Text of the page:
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Dads may increase daughters' risk of bulimia - Kids & Parenting -

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Dads may increase daughters' risk of bulimia - Kids & Parenting -

Dads' comments may push girls toward bulimia

Parental criticism and weight worries affect daughters from young age

NEW YORK - Fathers are important influences on their daughters' perceptions of their weight and shape during childhood, and can increase their risk of developing an eating disorder in adolescence, research shows.

"Fathers have been mostly ignored in previous research on eating disorders," Dr. W. Stewart Agras, who led the research, told Reuters Health. Based on his findings, Agras said fathers "should avoid criticizing their daughter's weight or shape. Rather they should build up their daughter's confidence by emphasizing other positive attributes."

Weight concerns and preoccupation with being thin, together with social pressure to be thin, are strong risk factors for eating disorders in later adolescence. In an effort to throw light on what factors during childhood contribute to weight concerns and thin body preoccupation, Agras and colleagues from Stanford University in California followed 134 children (68 girls and 66 boys) from birth to age 11 and their parents.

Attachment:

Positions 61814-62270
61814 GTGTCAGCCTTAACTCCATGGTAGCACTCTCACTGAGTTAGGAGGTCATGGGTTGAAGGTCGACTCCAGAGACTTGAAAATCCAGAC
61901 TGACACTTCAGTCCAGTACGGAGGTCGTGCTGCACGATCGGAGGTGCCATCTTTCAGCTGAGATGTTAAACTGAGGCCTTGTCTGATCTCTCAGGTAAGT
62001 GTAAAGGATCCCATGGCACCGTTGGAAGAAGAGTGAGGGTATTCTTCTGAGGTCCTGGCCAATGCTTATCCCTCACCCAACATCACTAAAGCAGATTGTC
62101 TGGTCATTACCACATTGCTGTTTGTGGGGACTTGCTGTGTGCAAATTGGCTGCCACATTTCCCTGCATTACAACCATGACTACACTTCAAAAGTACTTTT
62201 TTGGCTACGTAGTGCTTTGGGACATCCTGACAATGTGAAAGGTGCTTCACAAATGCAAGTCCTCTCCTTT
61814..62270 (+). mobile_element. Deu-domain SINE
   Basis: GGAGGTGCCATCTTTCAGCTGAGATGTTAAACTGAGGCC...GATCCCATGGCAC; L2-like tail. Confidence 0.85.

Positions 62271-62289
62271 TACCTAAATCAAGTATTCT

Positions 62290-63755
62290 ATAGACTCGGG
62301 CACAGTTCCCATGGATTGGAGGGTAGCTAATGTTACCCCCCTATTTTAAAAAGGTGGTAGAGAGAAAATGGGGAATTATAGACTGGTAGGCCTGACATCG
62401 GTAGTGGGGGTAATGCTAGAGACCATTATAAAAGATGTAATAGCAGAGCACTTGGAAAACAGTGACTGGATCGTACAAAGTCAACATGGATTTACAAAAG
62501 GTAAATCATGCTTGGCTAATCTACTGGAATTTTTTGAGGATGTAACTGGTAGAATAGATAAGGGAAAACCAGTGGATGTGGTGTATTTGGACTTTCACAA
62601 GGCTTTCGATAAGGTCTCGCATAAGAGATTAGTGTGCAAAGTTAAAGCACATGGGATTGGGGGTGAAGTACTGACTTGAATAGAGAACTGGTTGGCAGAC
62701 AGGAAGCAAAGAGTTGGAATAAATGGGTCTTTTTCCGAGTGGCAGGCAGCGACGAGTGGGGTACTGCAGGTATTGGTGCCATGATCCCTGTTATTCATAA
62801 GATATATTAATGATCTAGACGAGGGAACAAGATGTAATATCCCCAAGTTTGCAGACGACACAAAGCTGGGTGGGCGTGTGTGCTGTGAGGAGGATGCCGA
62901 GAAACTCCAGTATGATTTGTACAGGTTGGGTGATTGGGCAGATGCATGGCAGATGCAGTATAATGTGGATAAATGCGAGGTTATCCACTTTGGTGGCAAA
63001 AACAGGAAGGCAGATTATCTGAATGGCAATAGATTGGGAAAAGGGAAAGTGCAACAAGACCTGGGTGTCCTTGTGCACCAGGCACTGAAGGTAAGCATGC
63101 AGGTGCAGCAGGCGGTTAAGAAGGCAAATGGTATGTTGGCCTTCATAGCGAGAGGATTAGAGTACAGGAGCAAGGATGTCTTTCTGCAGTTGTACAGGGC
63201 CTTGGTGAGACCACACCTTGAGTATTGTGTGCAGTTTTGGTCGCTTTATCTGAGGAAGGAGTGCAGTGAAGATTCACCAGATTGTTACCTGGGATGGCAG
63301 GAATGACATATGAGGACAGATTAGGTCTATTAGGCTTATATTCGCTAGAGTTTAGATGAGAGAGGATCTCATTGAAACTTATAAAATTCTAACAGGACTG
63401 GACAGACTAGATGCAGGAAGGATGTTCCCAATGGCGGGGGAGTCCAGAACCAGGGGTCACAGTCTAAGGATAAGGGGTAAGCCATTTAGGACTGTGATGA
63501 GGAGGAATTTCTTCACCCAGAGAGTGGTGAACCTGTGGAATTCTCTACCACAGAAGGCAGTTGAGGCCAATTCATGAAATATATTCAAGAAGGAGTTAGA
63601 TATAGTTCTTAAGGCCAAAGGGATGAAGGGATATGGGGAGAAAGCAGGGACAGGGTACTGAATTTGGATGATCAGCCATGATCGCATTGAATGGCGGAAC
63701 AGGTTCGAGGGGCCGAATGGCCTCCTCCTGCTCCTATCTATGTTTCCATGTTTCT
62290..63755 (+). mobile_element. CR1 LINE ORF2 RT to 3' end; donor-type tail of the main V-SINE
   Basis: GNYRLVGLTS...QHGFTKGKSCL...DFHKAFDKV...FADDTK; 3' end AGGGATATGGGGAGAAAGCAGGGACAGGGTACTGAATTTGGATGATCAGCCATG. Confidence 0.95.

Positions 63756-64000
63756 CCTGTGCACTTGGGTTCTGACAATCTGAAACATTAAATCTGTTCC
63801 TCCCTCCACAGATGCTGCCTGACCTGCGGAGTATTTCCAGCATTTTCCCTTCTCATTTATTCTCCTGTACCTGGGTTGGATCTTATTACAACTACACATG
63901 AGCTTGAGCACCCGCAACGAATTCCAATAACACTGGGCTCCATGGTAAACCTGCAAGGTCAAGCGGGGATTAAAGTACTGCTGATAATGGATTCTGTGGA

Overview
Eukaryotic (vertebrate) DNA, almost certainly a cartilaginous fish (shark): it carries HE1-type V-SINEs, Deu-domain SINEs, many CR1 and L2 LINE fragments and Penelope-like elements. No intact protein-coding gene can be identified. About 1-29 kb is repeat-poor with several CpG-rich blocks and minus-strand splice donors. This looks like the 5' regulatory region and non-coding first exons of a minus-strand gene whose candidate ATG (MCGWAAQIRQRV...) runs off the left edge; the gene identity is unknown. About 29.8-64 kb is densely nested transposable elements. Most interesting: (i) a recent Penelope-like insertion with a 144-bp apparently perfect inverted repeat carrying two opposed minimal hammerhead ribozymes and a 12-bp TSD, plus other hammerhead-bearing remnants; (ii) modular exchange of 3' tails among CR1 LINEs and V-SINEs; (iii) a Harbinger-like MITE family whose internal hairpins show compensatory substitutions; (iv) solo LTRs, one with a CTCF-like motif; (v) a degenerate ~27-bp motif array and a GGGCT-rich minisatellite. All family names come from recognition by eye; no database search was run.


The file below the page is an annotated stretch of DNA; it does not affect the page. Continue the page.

Annual questionnaires beginning at age 2 assessed parents' concerns about their children's weight and eating habits as well as their own weight.

The results show, Agras said, that "fathers are important in influencing their daughters toward bulimia, particularly fathers who were overweight and wanted to be thinner." These influences may be direct - such as criticizing the daughter's weight or shape - or indirect, by expressing their own concerns about weight and shape.

"Parents who exhibit concern or criticism about their daughter's weight and shape and who push their daughter toward dieting may increase the risk of their daughter developing bulimia," added Agras.

'Influences occur before adolescence'
The study also found that parental behaviors such as over-control of what their child eats, together with parent and peer pressure to be thin, also raises the risk of eating disorders.

Importantly, this study shows that "all these influences occur before adolescence," Agras said.

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"Concerns about weight and shape emerge as early as the third grade," he and his colleagues point out in Journal of the American Academy of Child and Adolescent Psychiatry. Therefore, it may be that prevention programs for eating disorders should begin early in childhood and perhaps should include education for the parents, they add.

Summing up, Agras said: "Children learn by observing their parents. Hence, weight control behaviors, such as dieting and expressed concerns about weight, should not form an important aspect of family life. It is more important to develop positive healthy family lifestyles."

Copyright 2007 Reuters Limited. All rights reserved. Republication or redistribution of Reuters content is expressly prohibited without the prior written consent of Reuters.


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